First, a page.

Growing up one of the biggest influences on my film life was my father. He introduced me to a wide variety of cinema, all the classics and all the ones he thought were worth watching; he liked all kinds and as a child I didn’t really differentiate between films from different genres or time periods so it never bothered me how old they were or what they were about. As a filmmaker and student now I’m so grateful that I was lucky enough to experience some of the greatest films when I was so young, and it’s left me with some of my fondest memories. Among the most influential, and memorable, films we were watched were musicals. Both my father and I are huge fans of musicals, and if you tell either of us a film has Gene Kelly or Fred Astaire in it we’ll likely enjoy it. Although now I’m older and more knowledgeable about films I can see the flaws in various musicals, I still love them, and they’re the only type of film I can still watch without drastically analysing them. So I thought I’d share my top five classic musicals…
5. Easter Parade (1948)
Directed by: Charles Walters Written by: Sidney Sheldon, Albert Hackett, Frances Goodrich Music by: Irving Berlin Starring: Fred Astaire, Judy Garland, Ann Miller
From the opening sequence of Fred Astaire singing and dancing in a toy shop – and cheating a child out of a toy rabbit – you know it’s going to be a good film. Although his character has the same kind of irritating charm most Astaire characters do, the character is excellent, and Astaire’s talent is undeniable. Throw in Ann Miller’s beautifully whiny too-good-for-anyone character and Judy Garland’s naive underdog, and you’ve got an excellent film. Plus, it has a cute puppy.
4. Singin’ in the Rain (1953)
Directed by: Stanley Donen, Gene Kelly Written by: Adolph green, Betty Comden Music by: Nacho Herb Brown, Arthur Freed Starring: Gene Kelly, Donald O’Connor, Debbie Reynolds
I’ll probably get battered for not putting this at number one, and please don’t get me wrong, it is a spectacular film and musical – the dance sequences, the jokes, the songs, they’re all spot on. The only reason this doesn’t place higher on my list is because the others set the bar so damn high. Gene Kelly and Donald O’Connor were probably the first ‘BROTP’ and there isn’t a scene in this film which I can fault. Apart from anything else, it’s a brilliantly fun way to learn (roughly) about the development of sound in films, and demonstrates a lot of stuff that nowadays we wouldn’t even think about.
3. On The Town (1949)
Directed by: Stanley Donen, Gene Kelly Written by: Adolph Green, Betty Comden Music by: Leonard Bernstein, Roger Edens Starring: Gene Kelly, Frank Sinatra, Jules Munshin, Ann Miller, Betty Garrett, Vera-Ellen
This was the first musical I ever watched and it remains one of my favourites to this day. The cast is absolutely flawless and the songs are really fun. It’s also an excellent film as it all takes place over 24 hours, which is a difficult technique to use for a film without it becoming dull or contrived. The “How would you feel if someone broke your dinosaur?” “I never had one, we were too poor.” scene is without a doubt one of the funniest exchanges in any film, any genre, ever. Jules Munshin is hilarious, and Ann Miller and Betty Garrett bring a wonderful new dimension to female characters in musicals.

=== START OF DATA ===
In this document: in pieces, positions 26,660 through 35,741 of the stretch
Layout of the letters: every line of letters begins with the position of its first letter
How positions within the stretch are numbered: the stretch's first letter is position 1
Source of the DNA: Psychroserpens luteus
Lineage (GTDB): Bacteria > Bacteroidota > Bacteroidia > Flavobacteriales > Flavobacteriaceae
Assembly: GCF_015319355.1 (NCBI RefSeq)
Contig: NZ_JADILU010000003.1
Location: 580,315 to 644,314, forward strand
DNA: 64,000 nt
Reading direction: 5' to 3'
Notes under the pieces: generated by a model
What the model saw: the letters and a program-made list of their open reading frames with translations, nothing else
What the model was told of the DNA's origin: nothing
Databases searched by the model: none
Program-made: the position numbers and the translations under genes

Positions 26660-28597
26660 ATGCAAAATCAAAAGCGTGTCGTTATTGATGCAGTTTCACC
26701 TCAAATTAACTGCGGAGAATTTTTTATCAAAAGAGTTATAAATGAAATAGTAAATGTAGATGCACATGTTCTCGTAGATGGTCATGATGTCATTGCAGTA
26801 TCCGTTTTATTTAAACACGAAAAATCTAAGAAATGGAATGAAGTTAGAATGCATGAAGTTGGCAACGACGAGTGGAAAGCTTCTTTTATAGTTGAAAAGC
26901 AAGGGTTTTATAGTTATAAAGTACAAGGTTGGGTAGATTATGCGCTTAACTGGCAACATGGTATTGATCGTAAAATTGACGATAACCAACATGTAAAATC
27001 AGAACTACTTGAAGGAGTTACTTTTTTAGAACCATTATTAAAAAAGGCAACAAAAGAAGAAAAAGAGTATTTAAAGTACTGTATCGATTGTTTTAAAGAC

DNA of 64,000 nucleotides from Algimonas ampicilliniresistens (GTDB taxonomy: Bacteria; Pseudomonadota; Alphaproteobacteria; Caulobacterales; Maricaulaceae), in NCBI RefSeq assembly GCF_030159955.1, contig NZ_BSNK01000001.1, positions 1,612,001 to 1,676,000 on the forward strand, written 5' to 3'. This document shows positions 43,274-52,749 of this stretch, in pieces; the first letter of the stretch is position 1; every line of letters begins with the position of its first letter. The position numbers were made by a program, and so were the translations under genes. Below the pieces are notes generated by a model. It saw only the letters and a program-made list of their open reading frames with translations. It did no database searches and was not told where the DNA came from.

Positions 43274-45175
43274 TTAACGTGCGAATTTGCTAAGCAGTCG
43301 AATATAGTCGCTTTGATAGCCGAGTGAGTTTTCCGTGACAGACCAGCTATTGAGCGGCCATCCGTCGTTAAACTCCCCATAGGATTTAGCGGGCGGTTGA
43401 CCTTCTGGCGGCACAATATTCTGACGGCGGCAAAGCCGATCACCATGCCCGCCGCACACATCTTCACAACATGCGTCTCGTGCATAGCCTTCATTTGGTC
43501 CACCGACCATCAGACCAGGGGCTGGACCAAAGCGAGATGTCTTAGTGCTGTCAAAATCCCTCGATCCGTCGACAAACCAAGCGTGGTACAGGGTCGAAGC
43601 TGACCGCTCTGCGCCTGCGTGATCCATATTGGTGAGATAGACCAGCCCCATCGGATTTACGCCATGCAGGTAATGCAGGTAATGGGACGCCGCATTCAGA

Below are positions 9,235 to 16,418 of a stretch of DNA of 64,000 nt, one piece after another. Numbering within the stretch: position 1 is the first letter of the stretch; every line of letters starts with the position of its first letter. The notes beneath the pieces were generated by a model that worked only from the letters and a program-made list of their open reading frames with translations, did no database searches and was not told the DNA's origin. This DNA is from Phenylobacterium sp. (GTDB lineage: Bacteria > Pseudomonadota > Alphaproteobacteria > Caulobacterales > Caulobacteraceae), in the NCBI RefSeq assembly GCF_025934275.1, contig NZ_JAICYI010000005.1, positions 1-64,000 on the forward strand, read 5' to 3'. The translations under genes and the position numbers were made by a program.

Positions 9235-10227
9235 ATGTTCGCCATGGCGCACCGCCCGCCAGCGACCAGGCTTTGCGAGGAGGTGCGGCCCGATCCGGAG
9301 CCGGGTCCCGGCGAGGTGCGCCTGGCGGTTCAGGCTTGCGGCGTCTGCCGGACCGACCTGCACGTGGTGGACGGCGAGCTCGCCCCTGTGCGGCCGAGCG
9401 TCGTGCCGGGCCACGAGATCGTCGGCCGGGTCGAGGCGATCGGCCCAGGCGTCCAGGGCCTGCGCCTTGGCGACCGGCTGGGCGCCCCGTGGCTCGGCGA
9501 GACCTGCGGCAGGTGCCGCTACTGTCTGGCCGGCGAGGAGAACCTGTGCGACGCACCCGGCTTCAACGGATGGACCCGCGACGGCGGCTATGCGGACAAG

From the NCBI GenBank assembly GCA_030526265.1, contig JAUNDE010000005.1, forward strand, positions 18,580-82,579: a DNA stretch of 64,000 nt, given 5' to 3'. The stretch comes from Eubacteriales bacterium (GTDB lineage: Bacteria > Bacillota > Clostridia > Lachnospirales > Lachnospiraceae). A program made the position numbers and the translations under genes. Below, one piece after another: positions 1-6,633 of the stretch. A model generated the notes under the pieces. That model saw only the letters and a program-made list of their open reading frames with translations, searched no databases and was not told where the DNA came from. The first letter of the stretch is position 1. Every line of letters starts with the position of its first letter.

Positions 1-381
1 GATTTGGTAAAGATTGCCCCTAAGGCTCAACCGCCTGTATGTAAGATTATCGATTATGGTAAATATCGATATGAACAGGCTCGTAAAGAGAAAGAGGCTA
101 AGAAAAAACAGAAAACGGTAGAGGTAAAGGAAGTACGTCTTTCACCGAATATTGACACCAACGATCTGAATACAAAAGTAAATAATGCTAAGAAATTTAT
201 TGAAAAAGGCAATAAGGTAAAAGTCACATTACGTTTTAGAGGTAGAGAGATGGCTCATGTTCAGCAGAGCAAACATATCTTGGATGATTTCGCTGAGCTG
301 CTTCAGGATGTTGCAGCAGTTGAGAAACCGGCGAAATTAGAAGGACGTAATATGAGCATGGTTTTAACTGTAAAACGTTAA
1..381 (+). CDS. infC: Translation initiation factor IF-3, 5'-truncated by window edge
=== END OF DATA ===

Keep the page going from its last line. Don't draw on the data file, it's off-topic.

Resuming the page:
2. Seven Brides for Seven Brothers (1954)
Directed by: Stanley Donen Written by: Albert Hackett, Frances Goodrich, Dorothy Kinglsey Music by: Gene de Paul, Johnny Mercer Starring: Howard Keel, Russ Tamblyn, Jane Powell
This one very nearly made first place, and perhaps if Judy Garland had been in it it would have reached that top place. With Howard Keel’s gorgeous bass and Jane Powell’s feisty character you think this film can’t get any better than the first couple of songs, but by the barn-raising sequence (yes, really) you will realise you have never seen a musical like this before. The dancing turns to gymnastics and the music will make you so happy. It shows gorgeous scenery through a year and, while sort of teaching boys to kidnap the girls they like, ultimately does have quite a lot of girl power and undeniably awesome songs.
1. Meet Me in St. Louis (1944)
Directed by: Vincente Minnelli Written by: Irving Brecher, Fred F. Finklehoffe, Sally Benson Music by: Ralph Blane, Hugh Martin Starring: Judy Garland, Lucille Bremer, Leon Ames, Margaret O’Brien, Mary Astor
Finally, we have my all-time favourite musical. Whether it’s my love for Judy Garland, for strong female characters, or for seeing films which show all the seasons, I don’t know, but I simply adore Meet Me in St. Louis. Garland’s character is strong, independent and a complete romantic. The entire family is such a perfect representation of family life that it is relatable even seventy years later, and the songs are beautifully written and performed. I rarely see this high on people’s musical lists, but to me it will always be one – if not the – best.
Honourable mentions must of course be mentioned, and they are Top Hat (1935), Sound of Music (1965) and West Side Story (1961). Let me know what your favourite classic musicals are, and if you agree with my list or not!